Beauty is subjective, but for what it's worth, I think the TL is one of the best-looking cars on the market. Granted, most models look tragically similar, and the TL is guilty of the same, but I've never mistaken one with anything else in traffic — except maybe its look-alike little brother, the TSX. Practically since they were first imported, Hondas, Toyotas and their luxury versions have been exceptionally well-rounded, quality cars held back by uninspiring styling. (Hard to imagine how much more successful they could have been.) When I first saw the TL, I believed that the tide had begun to turn, and that competing automakers should be very concerned. Going & Stopping As before, the TL has a 3.2-liter V-6 engine and a five-speed automatic transmission. The Type-S has a larger version of the same engine, a 3.5-liter. Power rating comparisons aren't necessarily useful among different models, but they are illustrative in this instance, between different engines in the same model:
Acura TL Engines
Horsepower (@ rpm)
258 @ 6,200
286 @ 6,200
Torque (lbs.-ft. @ rpm)
233 @ 5,000
256 @ 5,000
premium (91 octane)
premium (91 octane)
EPA gas mileage (city / highway, mpg)
20 / 29 (auto only)
20 / 29 (manual) 19 / 28 (auto)
Source: Manufacturer data
The regular TL is a quick car to begin with. The Type-S is noticeably quicker, but mainly under heavy acceleration and high engine revs. As the table shows, the maximum torque comes at a relatively high rpm (5,000). What this means to you is that the car doesn't lurch from a standing start, but this has an important upside: It minimizes torque steer upon launch. Both versions exhibit some torque steer under heavy acceleration and/or when traction is lost. It's unavoidable when a front-wheel-drive car has any power to speak of. Though traction control, a standard feature on the TL, keeps it from getting out of hand, torque steer is one of the reasons driving enthusiasts reject front-drive cars.
Acura has reduced torque steer in its RL flagship sedan and MDX and RDX SUVs by employing Super Handling All-Wheel Drive, which shares acceleration duties among all four wheels. If the feature comes to the TL, it likely won't be until the next complete redesign.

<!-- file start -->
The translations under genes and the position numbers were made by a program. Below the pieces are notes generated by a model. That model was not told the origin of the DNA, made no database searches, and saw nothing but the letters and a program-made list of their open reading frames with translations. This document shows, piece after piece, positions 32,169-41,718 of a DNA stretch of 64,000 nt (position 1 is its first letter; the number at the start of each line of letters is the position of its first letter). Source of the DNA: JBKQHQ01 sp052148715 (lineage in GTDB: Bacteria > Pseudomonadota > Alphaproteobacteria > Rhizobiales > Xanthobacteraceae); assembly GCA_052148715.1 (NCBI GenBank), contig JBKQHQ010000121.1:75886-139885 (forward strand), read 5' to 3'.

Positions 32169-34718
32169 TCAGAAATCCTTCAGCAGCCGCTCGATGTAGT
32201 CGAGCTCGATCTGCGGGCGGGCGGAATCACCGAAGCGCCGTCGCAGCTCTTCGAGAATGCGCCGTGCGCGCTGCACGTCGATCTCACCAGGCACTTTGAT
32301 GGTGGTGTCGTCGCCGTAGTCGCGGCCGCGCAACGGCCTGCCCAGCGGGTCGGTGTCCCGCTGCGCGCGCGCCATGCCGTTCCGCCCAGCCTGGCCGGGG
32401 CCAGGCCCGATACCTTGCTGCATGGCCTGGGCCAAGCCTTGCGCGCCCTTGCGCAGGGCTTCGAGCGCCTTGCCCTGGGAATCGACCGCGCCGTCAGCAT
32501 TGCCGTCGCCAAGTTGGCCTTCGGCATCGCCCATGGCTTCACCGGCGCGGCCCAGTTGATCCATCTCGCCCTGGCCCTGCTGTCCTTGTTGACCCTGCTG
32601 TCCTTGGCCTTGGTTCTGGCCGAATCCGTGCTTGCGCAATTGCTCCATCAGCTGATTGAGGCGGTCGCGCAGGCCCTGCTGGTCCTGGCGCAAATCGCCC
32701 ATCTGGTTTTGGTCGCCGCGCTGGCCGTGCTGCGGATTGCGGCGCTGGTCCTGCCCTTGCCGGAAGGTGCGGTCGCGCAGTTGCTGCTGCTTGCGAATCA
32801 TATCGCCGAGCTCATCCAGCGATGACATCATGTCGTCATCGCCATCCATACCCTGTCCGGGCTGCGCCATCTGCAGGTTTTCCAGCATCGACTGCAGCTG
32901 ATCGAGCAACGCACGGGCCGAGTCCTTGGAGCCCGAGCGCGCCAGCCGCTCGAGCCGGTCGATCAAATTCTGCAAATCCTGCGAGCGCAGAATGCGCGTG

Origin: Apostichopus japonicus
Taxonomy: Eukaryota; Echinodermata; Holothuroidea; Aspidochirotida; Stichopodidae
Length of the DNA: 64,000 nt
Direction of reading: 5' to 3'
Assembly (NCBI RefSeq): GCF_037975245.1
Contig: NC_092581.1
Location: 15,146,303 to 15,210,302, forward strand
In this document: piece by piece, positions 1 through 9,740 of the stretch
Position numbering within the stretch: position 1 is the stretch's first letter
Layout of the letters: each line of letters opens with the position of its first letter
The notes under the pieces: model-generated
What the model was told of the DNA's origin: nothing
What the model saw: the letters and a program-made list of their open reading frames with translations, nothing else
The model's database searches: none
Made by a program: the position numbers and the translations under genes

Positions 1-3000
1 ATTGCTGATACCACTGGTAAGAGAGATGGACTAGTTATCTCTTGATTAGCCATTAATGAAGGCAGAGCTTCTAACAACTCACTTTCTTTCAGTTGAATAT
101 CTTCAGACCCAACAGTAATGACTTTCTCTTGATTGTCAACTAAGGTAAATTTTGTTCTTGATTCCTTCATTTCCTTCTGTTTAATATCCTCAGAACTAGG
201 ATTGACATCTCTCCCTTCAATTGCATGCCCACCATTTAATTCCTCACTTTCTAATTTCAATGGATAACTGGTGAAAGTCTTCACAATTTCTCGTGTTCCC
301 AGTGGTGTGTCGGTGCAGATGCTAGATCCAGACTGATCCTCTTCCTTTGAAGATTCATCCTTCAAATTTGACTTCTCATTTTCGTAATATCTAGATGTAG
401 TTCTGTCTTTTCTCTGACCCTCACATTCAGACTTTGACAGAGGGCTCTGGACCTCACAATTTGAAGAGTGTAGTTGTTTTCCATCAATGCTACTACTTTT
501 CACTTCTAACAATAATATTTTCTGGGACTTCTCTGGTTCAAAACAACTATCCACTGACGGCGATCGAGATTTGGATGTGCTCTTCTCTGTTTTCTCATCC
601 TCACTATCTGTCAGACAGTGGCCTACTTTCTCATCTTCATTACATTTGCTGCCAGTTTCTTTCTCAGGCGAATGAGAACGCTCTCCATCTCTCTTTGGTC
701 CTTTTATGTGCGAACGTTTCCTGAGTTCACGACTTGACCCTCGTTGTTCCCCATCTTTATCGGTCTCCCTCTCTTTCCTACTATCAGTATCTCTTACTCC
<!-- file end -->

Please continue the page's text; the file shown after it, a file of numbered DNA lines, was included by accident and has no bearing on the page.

Transmission choices include a competent five-speed automatic in either version of the TL, and an optional six-speed manual for the Type-S. As before, the automatic includes a clutchless-manual mode, but there are two enhancements: Acura has added rev-matching, whereby the engine automatically revs slightly when you downshift, to match its speed to the transmission's. This eliminates abrupt shifts and saves wear on the components. The second addition is steering-wheel-mounted paddle shifters on the Type-S. The left one downshifts and the right upshifts, in Formula 1 style.
The standard brakes are four-wheel discs with ABS, brake assist and electronic brake-force distribution. The Type-S has Brembo-brand front discs and larger, four-piston calipers. In addition to more stopping power, the shiny black calipers add a slick cosmetic element in place of the homely standard grippers. In the end, the brakes do their job well. Ride & Handling Considering that it shares its platform with the Honda Accord, which rides firmly, the TL has a pleasant ride. The base TL's suspension has been revised for 2007 and includes a larger stabilizer bar to combat body roll, which was a noticeable problem in the first generation. If anything, the 2007 feels more compliant than the 2006, and more comfortable than its sport-oriented German competitors. Perhaps the new sport-tuned Type-S has allowed the base model to become mellower still.
In the Type-S, a combination of firmer springs, shock absorbers and stabilizer bars keeps the car from heaving its weight left and right, and improves roadholding. The standard tires are all-season, but summer performance tires are an option. If you'll be driving in snow and ice, forget about these unless you're prepared to change between them and all-season or winter tires twice a year.